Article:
30th Jun, 2022

West Midlands Police runs #lifeorknife campaign activity week in Coventry

WEST Midlands Police is running a week of #lifeorknife campaign activities in Coventry aimed at young people, parents and teachers as part of Operation Sceptre – a national week of action.

Following a growing number of stabbings involving young people across the West Midlands, Chief Constable Dave Thompson and the Police and Crime Commissioner David Jamieson pledged there would be ‘a conversation with every child,’ in the region about knife crime.

The #lifeorknife campaign, which has been informed by the region’s schoolchildren, teachers, police officers, doctors, paramedics and members of the Police and Crime Commissioner’s Youth Commission, encourages children to talk about knife crime with parents, teachers and peers.

If you’d like to find out more about our anti-knife crime campaign, including how to talk to your child about knives visit this link.

It provides you with information on where to report or talk to someone about knives and where you can anonymously dispose of knives.

It also include lots of information on the devastating impact knives can have to you and others, guidance on how to talk to your child about knives, and resources that can be used in schools.

Signs you might want to talk to your child about knife crime:

  • If they have become withdrawn from the family and school, changed their behaviour, achievement or school attendance
  • If they might have lost interest in hobbies and old friends and now hang around with a new group, staying out late and being vague about where they go.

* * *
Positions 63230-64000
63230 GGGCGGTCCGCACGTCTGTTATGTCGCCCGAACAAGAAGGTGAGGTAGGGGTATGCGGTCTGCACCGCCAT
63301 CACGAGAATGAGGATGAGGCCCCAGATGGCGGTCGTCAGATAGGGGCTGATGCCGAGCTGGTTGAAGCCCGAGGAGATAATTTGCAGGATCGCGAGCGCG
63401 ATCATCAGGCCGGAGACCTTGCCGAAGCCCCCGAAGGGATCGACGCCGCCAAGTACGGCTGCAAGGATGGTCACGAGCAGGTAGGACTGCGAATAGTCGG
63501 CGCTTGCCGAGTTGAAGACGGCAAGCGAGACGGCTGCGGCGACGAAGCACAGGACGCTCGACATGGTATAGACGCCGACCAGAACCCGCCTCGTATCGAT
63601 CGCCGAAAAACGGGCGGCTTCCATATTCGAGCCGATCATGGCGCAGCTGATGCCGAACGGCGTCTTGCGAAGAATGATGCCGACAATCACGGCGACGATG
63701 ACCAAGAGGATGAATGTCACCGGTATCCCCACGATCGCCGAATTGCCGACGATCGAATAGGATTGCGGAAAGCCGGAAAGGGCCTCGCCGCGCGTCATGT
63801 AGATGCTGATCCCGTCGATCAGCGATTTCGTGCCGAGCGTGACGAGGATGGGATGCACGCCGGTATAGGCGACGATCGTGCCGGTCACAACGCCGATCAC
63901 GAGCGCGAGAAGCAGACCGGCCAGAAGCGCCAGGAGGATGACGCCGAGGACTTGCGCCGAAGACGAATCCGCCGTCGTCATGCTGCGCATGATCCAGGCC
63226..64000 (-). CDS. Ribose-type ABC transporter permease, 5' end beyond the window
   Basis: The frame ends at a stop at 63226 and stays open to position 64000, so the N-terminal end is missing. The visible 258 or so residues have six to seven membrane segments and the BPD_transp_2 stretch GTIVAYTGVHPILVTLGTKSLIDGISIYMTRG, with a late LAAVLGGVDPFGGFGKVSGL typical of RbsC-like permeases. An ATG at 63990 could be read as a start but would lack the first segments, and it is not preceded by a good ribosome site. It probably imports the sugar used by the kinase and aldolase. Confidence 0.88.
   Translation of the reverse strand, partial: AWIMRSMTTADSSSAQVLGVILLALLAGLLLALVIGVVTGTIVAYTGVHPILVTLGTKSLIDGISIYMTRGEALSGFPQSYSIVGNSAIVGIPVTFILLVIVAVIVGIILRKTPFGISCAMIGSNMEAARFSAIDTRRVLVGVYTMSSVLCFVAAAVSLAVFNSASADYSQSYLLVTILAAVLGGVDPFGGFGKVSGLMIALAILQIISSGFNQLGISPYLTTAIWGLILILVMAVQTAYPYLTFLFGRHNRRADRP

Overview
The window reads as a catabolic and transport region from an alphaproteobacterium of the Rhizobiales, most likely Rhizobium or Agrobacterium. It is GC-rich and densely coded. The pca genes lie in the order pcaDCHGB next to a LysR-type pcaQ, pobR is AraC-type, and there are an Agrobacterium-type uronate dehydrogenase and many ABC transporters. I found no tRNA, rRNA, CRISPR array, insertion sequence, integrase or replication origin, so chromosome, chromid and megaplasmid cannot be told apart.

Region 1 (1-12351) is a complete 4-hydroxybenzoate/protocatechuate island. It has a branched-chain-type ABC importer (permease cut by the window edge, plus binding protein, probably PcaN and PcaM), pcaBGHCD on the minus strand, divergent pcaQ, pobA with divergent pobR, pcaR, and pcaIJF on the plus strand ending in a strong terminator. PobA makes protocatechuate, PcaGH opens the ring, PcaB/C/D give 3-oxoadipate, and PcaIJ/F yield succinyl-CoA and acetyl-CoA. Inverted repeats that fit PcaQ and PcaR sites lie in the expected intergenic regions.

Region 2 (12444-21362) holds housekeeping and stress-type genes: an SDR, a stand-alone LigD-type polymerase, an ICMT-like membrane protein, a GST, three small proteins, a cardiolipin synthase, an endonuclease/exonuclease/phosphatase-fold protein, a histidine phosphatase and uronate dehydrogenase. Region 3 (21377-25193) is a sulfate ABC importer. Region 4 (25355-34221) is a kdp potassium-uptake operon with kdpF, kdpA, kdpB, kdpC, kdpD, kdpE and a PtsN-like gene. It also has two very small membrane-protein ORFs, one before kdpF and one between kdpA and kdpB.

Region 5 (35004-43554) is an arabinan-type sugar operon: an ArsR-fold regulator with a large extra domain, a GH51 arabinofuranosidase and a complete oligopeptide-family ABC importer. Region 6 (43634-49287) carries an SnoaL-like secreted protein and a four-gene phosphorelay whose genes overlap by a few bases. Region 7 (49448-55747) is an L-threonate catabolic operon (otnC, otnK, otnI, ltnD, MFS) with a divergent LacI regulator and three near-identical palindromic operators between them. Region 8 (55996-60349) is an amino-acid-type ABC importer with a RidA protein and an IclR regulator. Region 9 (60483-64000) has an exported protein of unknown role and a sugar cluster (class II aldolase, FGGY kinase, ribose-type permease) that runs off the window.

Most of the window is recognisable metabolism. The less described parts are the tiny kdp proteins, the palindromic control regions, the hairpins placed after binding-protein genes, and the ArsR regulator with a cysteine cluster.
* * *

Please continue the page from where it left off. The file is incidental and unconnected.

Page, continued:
• If they have become secretive and defensive, particularly about what’s in their bag and might even told you that they need to carry a knife.
  • If you’ve noticed knives are missing from the house or may even have found one in your child’s bag or coat.
  • These things seem easily explained as part of the difficult teenage years, but it’s still important to talk to them about knife crime.

How to have the chat: 

  • Pick a place and a time where you can comfortably chat together. Your child might be reluctant to talk to you, so it might help to start by watching a relevant video or news article.
  • Ask them if they understand what knife crime is about. Be patient, get them talking, reassure them that they can be honest with you about their fears and worries. You are there to listen and support them.

What you might want to say:

  • You might want to share your own fears about their safety and their future. Tell them that even when they feel they don’t have choices, they do.
  • You might have a story from your own childhood you can share about a time you felt pressured into acting a certain way or a recent news story you could reference.
  • Explain that the bravest thing to do is walk away from a fight, particularly one where someone has a knife. That while walking away is never easy, it’s easier than getting seriously hurt or being responsible for killing or injuring someone else.
  • You might want to discuss excuses your child could use to help them walk away, such as ‘I have to go and pick my little brother up,’ – or decide on a ‘code’ where the child can message you asking you to call them so that they can use your call as an excuse to walk away.
  • Reassure them by saying many young people don’t carry knives.

The James Brindley Foundation:

The James Brindley Foundation exists to bring an end to youth violence, and to engage and empower young people to make positive changes for a better life.

Find out more about the work they do and how they’re supporting West Midlands Police’s campaign here.

You can find out more by visiting West Midlands Police knife crime page and join in the conversation on social media using #lifeorknife.

You can also find out more independent advice and anonymously report knife crime online by visiting Fearless.

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